There is nothing preventing the ANZ from implementing their own LVR's. This institution is only ever going to do or say what is in it's own best interests.

There are no other businesses that have the same level of institutional privilege in the Anglosphere as retail banks (you inadvertently refer to a bank as an institution--a good indicator of how the public perceives them). It's very easy to work in your own 'best interests' when much of the responsibility of your actions can be absolved.

Problem is, they work in a highly competitive environment. They don't want other banks taking their future delinquent loans, which will result in taxpayer bailout. If the GFC told us anything it was: Those who got in the most s#%t by acting irresponsibly got the most funds from the tax payer bailout.

When governments think moral hazard doesn't exist, banks will rush to be the worst they can be. Particularly if it's been shown time and again that there are zero consequences (and often big bonuses if you hang in there) for banking execs.

This is it, if one does it then they lose business. It needs to be regulated. Banks will eat themselves into trouble. Assuming they're not there already. They have done scary debt too deposit ratios... I would argue they already have a liquidity problem...

Which is fair, they are in for the business, so already reported an increase record loan, with minor profit corrections. This is the best time ever for every Kiwis to register their loan interest with banks, quick due diligence, tidy up own finances, then get the loan as best/much as you can then applied to whichever land area with the loan value approval - The signal of assurances, are everywhere; business confidence, Covid quashed, lowest OCR/negative soon, more stimulus to come, no LVR, no CGT, everything are clearly on the way up for NZ economy. Plenty of other OECD countries right now is envy and looking at NZ quick, bold moves to secure it's economic stability in such short uncertain times.

Orr has been a complete disaster. Wrong at every step....


If they are so willing to re-implement the LVR restrictions they could do it from today without the intervention of the RBNZ an reject all applicants on those basis right away, it would seem they are just playing a blame game on each other.


Ban all lending by banks to investors for existing residential property... 30% for first home buyers... do your job Adrian Orr..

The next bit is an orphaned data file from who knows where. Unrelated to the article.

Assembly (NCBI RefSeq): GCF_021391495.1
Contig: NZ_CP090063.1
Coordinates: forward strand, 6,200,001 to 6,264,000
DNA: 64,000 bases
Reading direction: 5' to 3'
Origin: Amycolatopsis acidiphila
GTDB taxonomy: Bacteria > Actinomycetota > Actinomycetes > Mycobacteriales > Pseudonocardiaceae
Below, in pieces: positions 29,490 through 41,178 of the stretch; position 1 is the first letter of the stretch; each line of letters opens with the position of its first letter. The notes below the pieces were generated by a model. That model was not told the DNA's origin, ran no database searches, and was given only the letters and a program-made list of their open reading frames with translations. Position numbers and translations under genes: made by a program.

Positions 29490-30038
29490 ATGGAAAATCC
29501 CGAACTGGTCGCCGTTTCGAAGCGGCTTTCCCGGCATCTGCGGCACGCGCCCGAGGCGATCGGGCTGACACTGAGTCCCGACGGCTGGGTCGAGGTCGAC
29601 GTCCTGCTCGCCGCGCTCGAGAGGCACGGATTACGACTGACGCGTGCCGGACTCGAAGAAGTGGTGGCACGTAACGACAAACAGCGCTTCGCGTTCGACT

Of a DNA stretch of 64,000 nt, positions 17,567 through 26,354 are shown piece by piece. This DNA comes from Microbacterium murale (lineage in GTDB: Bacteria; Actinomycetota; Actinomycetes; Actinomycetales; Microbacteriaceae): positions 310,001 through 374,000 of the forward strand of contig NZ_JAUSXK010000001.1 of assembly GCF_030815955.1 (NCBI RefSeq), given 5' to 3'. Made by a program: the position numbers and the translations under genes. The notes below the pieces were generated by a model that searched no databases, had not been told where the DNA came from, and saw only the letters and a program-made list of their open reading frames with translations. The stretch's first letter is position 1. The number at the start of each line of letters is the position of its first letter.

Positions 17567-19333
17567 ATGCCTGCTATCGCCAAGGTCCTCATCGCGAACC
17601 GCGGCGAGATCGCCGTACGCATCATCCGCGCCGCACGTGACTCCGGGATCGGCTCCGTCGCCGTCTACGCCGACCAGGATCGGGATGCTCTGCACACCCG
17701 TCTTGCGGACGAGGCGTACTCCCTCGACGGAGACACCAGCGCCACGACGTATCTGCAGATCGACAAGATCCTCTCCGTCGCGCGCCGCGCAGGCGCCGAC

That would upset the ponzi scheme that is the core of our economy. We need a continuous flow of funny money via house price inflation (and FHB / lambs to the slaughter).

The goal here is for all parties is to appear to be "taking action", while being completely ineffectual.

This would be the sensible thing to do, would just add extending the ban on property investment altogether until the affordability comes back to pre bubble levels.

I would much prefer FHB (and investors) saves or have a deposit of 25% and if they cant save 25% they cant buy a property.
There is way too much emotion around FHB like they are some special group.
All the complainers in the FHBs are the I want it now group. Who need to learn to be fiscally conservative. If you want a house so badly get a second job at night and on Weekends. Stop spending on credit for all the latest iphone, car, clothes, handbags, dinners out and 8k TV.
If investors have the deposit why shouldn't the bank lend to them.

Don't let the facts get in the way of your story, OC! Millennials have higher savings rates than either boomers or gen x did at the same ages. As for 'I want it now' - this generation has basically had to delay everything that previous generations managed to do in their 20s (buy a house, start a family, etc). The story that the reason younger people are buying houses later is that they are more profligate and aren't prepared to buy smaller, less desirable places, and aren't prepared to work hard and save is just that - a story. There is no evidence to back it up.

I think your reply is rubbish. Regardless of what age they are save harder if they want a house. You and I have no idea if these people save more or less than before. I do know they have been saving less than I did at there age. But they need to work harder. I see weekend jobs on the window at my new world so they to grab one and save the extra.
This view that FHBs are a special group is just all emotion.
I know someone with 23 rental houses and he provides accomodation to families who can't afford a house. Why should the bank not continue to lend him.